The Upper Octorara Church was so affected by this movement anddivision that the Congregation divided into two separate Churches:“The New Side members who composed a large majority, withdrew, andorganized ‘the Second Congregation of Upper Octorara’, leaving thePastor, the minority who adhered to him in undisputed possession of theChurch property. This occurred in 1741. The Second Congregation, after this secession, worshipped for a time in a board tent which they erected onthese Church grounds, a short distance of the Meeting-House, but theysoon took measures for the erection of a new Church, and for this purposetook out a warrant from the properties on the 10th of February, 1743, inthe name of Hugh Cowan, John Robb, and John Henderson, for twenty-five acres of vacant land - - - and in the same year erected thereon nearthe south-east corner, a frame Meeting-House, about thirty-five by fortyfeet, and a stone Session-House, and also enclosed a grave yard.[4]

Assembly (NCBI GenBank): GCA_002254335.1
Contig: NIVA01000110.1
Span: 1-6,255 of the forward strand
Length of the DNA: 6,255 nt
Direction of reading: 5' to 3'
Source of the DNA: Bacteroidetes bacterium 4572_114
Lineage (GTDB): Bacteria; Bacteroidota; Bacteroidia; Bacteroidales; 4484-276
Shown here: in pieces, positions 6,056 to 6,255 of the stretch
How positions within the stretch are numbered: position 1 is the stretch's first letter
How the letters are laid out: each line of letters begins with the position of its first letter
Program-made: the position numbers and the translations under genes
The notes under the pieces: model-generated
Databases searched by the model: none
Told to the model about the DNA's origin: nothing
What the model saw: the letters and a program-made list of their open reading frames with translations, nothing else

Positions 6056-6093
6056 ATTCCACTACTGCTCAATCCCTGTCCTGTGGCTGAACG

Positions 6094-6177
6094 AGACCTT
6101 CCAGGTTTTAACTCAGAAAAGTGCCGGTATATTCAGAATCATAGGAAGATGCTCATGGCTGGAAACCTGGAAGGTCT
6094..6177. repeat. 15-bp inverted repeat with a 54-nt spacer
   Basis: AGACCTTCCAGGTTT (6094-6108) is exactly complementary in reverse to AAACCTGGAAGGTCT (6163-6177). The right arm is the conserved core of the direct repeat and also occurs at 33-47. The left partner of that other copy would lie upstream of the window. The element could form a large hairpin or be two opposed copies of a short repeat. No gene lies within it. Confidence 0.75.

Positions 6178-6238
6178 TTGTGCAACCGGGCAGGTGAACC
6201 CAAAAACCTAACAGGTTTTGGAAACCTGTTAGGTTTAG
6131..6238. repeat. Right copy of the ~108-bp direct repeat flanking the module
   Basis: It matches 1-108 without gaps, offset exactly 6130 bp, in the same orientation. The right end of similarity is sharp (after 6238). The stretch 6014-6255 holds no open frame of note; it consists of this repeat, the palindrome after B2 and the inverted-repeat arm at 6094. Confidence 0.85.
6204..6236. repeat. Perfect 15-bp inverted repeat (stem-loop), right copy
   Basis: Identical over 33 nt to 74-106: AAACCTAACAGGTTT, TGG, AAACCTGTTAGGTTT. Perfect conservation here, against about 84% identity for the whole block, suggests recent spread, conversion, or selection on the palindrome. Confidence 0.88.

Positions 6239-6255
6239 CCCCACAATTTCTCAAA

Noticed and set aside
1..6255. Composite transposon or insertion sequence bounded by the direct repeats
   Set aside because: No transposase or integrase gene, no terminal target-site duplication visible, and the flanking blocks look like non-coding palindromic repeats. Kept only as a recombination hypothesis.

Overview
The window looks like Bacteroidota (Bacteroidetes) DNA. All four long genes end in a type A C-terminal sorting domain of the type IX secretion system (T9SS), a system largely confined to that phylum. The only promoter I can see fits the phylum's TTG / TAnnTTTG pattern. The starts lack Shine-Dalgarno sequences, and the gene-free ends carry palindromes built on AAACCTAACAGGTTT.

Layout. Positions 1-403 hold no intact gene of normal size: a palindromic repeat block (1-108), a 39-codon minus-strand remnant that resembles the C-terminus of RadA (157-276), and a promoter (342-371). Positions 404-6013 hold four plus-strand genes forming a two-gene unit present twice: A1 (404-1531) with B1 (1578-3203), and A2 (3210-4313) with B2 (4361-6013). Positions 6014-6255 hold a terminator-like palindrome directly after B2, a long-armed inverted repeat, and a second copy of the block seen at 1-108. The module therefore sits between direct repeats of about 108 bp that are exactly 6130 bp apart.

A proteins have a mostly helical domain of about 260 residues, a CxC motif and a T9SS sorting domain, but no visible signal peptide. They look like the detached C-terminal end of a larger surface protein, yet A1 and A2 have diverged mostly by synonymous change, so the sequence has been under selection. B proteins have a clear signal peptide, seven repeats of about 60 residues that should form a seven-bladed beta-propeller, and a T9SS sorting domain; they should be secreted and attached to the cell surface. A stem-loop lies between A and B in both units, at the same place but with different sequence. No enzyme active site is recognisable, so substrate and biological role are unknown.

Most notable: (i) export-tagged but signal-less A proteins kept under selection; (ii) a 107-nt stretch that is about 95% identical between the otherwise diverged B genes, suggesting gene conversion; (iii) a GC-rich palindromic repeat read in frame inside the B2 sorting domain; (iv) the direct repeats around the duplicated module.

“The leading families in this new Church were the Hamills, Boggs, Cowans, Sloans, Glendennings, Kyles, Sharps, Dickeys, Moodys, Kerrs, Summerills, Robbs, Hendersons, Sanfords, Allisons, and others. A warrant had been taken out by the Rev. Adam Boyd, dated May 23, 1743,for the lands occupied by the Congregation of which he was Pastor, and a survey was made in pursuance thereof. A patent was granted for these lands on the 26th of April, 1769, to the Rev. William Foster, William Clingan, Hugh Cowan and John Fleming. The tract of twenty-five acres and allowance on the north valley hill, for which a warrant had been granted to Hugh Cowan, John Robb and John Henderson on the 10th ofFebruary, 1743, was by direction of the united congregation, patented on the 7th of June, 1769, to Joseph Cowan and Hugh Cowan, ‘in trust to and for the use of the United Congregation of Presbyterians at Octorara'